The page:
Wednesday, January 26, 2011

Age Old Question

I normally wouldn't do this...but the Cole Classic is coming up and I'm just $380 short of my goal of raising $1000 for Engineers Without Borders.

I'll be swimming 1km (equivalent to 20 Olympic sized pools) from Shelly Beach to Manly Beach on February 6th, and any help would be awesome...

I'll be turning 27 in a few short days and all I feel is ambivalence. On one hand, life is great right now and I'll be entering the prime of my life. On the other hand, I'm officially out of my mid-20's and not getting any metabolism is slowing, I need to start watching what I eat, and I need to start thinking about the long term future for my physical and financial well-being. Adulthood...wheeeeee

I remember being a freshman in high school and thinking how old and mature the seniors looked. I remember watching Loveline on MTV and hearing relationship problems of people aged 18-25 and thinking they were so grown up and their lives a world away. Now that I've been through that period it's funny to think about how I pretty much feel the same now as I did when I was 16...I just look older. Some personality traits may have changed, like being more confident and assertive but mentality wise I'm pretty much the same. Anyone else feel like a kid trapped in an adult's body? Then I wonder why in the US you can join the Army at 18 but you can't buy alcohol until you're 21....and that the soldiers fighting in wars are just kids.

Prior to moving to Australia, I recently went through a period best described as a Quarter Life Crisis: the period of life immediately following the major changes of adolescence, usually ranging from the late teens to the early thirties. I suppose it still lingers to some extent.

Characteristics of someone undergoing a Quarter Life Crisis include:
  • confronting their own mortality
  • insecurity concerning ability to love themselves, let alone another person
  • insecurity regarding present accomplishments
  • re-evaluation of close interpersonal relationships
  • lack of friendships or romantic relationships, sexual frustration, and involuntary celibacy
  • disappointment with one's job
  • nostalgia for university, college, high school, middle school or elementary school life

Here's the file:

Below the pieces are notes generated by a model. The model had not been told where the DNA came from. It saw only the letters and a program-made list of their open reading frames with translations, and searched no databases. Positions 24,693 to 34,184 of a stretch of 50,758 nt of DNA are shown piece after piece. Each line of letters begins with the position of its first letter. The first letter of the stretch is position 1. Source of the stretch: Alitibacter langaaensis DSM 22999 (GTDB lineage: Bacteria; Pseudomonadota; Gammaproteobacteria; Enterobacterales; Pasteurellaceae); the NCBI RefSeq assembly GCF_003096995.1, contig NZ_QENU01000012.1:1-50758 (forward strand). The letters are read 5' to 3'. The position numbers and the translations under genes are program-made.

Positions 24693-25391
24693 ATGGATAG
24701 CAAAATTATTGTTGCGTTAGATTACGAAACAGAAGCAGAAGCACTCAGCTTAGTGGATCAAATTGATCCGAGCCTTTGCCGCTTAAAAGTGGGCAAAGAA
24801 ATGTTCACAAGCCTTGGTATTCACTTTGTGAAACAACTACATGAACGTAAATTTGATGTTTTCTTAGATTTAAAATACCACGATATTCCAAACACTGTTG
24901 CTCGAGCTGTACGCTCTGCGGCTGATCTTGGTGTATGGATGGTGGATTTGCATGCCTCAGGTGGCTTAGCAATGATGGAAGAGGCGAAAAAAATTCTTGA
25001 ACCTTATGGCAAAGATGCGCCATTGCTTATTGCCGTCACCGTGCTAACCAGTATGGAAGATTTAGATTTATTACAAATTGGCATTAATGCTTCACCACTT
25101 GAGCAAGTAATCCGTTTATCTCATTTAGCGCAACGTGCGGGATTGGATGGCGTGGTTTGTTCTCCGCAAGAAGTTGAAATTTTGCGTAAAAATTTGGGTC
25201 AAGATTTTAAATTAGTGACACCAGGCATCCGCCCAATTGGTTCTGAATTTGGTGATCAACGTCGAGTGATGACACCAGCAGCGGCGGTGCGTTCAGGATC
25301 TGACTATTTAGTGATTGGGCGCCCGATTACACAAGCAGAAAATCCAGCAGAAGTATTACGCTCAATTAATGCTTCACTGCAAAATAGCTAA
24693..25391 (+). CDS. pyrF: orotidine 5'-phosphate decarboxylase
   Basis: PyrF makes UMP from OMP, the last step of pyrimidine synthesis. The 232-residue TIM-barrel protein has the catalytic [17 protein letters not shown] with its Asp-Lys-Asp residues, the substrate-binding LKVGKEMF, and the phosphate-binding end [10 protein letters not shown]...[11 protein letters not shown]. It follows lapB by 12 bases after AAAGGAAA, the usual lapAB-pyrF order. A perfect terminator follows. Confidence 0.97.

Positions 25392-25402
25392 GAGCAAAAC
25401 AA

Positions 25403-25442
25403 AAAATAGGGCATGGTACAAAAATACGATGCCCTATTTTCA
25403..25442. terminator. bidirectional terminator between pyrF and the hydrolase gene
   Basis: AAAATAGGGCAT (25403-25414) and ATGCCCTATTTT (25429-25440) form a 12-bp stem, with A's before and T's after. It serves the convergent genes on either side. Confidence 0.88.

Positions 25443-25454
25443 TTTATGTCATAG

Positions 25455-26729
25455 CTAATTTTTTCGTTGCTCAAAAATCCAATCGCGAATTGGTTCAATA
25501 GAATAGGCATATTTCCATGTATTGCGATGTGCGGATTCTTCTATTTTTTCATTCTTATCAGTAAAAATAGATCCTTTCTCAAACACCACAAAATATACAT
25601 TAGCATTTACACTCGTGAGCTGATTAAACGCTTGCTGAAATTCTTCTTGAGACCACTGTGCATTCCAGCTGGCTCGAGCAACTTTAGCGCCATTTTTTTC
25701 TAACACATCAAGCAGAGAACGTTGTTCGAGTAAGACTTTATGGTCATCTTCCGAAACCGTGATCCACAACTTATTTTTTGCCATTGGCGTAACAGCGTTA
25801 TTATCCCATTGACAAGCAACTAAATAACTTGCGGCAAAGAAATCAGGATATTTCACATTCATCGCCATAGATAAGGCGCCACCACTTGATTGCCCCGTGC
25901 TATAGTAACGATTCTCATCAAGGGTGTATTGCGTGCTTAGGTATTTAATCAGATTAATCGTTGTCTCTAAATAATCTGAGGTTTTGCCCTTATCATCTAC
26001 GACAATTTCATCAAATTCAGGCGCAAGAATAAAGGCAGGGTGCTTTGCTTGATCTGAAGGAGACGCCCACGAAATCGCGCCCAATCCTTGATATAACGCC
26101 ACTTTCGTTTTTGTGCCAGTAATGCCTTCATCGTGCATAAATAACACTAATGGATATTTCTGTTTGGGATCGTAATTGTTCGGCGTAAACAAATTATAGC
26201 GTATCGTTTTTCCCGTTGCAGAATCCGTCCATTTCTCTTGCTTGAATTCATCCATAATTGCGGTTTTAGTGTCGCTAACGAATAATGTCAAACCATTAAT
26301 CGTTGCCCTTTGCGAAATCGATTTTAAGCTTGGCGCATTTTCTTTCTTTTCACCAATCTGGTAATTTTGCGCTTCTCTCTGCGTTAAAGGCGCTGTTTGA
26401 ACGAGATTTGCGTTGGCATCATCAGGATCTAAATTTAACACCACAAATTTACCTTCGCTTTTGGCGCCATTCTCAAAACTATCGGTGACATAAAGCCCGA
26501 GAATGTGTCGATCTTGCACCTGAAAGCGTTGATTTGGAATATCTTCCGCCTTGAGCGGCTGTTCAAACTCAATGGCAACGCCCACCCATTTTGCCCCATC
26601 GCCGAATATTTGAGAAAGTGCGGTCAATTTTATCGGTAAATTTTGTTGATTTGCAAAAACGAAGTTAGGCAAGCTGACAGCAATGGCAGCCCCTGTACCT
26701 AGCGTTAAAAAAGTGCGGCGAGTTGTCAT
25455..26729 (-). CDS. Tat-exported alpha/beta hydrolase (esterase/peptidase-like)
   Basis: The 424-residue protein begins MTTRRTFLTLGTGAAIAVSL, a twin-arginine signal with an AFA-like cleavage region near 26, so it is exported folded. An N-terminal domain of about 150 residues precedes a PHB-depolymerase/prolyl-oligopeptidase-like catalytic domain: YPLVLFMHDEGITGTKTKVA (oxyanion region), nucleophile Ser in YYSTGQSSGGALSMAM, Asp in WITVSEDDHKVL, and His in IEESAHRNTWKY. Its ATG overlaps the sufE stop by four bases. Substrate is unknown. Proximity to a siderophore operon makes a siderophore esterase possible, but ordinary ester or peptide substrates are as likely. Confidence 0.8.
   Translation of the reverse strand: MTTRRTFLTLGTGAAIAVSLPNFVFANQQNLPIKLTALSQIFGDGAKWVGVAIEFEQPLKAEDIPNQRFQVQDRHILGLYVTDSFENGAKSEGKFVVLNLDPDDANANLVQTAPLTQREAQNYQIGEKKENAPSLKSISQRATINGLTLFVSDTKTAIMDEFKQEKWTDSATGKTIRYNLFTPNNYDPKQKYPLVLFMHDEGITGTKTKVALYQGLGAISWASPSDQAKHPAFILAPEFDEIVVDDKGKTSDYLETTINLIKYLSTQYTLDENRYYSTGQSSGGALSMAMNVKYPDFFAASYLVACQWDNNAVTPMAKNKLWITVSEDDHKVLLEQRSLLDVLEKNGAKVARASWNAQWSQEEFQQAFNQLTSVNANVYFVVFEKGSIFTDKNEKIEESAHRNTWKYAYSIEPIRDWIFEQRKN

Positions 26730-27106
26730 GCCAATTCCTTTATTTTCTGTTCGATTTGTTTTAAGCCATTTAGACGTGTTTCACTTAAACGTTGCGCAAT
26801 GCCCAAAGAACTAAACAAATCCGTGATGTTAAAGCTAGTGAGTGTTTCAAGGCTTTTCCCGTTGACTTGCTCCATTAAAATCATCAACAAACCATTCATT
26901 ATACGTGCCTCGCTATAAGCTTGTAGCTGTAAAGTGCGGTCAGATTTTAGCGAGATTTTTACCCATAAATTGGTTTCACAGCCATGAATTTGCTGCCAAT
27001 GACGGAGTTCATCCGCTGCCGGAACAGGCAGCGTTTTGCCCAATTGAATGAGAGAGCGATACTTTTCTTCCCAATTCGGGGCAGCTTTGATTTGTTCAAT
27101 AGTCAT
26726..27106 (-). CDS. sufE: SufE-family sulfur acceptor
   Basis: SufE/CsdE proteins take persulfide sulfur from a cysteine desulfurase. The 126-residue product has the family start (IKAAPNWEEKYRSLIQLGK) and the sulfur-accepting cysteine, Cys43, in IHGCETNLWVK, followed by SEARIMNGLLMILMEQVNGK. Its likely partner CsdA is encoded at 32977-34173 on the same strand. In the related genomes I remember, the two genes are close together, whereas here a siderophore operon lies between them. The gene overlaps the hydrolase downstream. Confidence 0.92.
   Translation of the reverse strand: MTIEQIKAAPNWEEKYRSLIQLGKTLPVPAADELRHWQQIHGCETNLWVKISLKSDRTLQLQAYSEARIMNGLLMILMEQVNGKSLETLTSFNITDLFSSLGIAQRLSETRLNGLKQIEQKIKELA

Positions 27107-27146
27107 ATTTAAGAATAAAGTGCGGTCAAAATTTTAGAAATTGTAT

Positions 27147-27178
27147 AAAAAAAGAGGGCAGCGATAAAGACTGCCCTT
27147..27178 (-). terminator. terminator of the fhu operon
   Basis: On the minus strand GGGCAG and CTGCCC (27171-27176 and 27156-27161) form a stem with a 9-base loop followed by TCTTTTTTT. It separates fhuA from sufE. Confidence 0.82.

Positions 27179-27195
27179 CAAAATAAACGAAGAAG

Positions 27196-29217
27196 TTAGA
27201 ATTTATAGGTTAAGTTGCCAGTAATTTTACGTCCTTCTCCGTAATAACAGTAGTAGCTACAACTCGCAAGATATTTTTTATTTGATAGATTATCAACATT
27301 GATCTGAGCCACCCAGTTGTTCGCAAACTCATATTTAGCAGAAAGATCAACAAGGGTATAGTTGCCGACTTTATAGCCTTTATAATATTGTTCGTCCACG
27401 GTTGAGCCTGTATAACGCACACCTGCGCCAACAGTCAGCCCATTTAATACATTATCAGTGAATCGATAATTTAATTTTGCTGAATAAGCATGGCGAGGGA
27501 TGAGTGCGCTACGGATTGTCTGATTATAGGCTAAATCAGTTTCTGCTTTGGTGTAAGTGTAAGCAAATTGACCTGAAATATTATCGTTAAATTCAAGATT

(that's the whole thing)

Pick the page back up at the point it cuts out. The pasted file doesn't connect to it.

• tendency to hold stronger opinions
  • boredom with social interactions
  • loss of closeness to high school and college friends
  • financially-rooted stress (overwhelming college loans, unexpectedly high cost of living)
  • loneliness, depression and suicidal tendencies
  • desire to have children
  • a sense that others are doing better than oneself
  • frustration with social skills
Little by little I've noticed friends of mine going through a similar experience, with reasons ranging from disappointment in one's job or lack thereof, or disappointment in relationships with others. However, the primary reason I've noticed is a feeling of after working a few years of "Is this it?"

My generation was taught that once you go to college and graduate and get a job you're set for life. But what's next?

Get married? Have kids? Buy a house? Then what? What if you don't want any of those or don't think you're ready? Looks like you need to suck it up and figure it out...

I think a lot of it has to do with people not taking the time to figure out what makes them happy, or what they love doing. Or maybe they know, but they're afraid to take the plunge for financial reasons, responsibilities to others, or something along those lines. It took me a while to figure out what makes me happy and what I love doing, and I'm sure my priorities will change over time and I'll have to adapt accordingly...but until then I'm going to see as much of this beautiful planet as I possibly can and do everything under my power to make it happen.

Everyone deserves happiness...but will everyone put in the work to attain their happiness? You (should, not always) get what you put in right?


At January 29, 2011 at 3:49 AM , Blogger karentl said...

this reminds me of the article kev emailed us over the summer:


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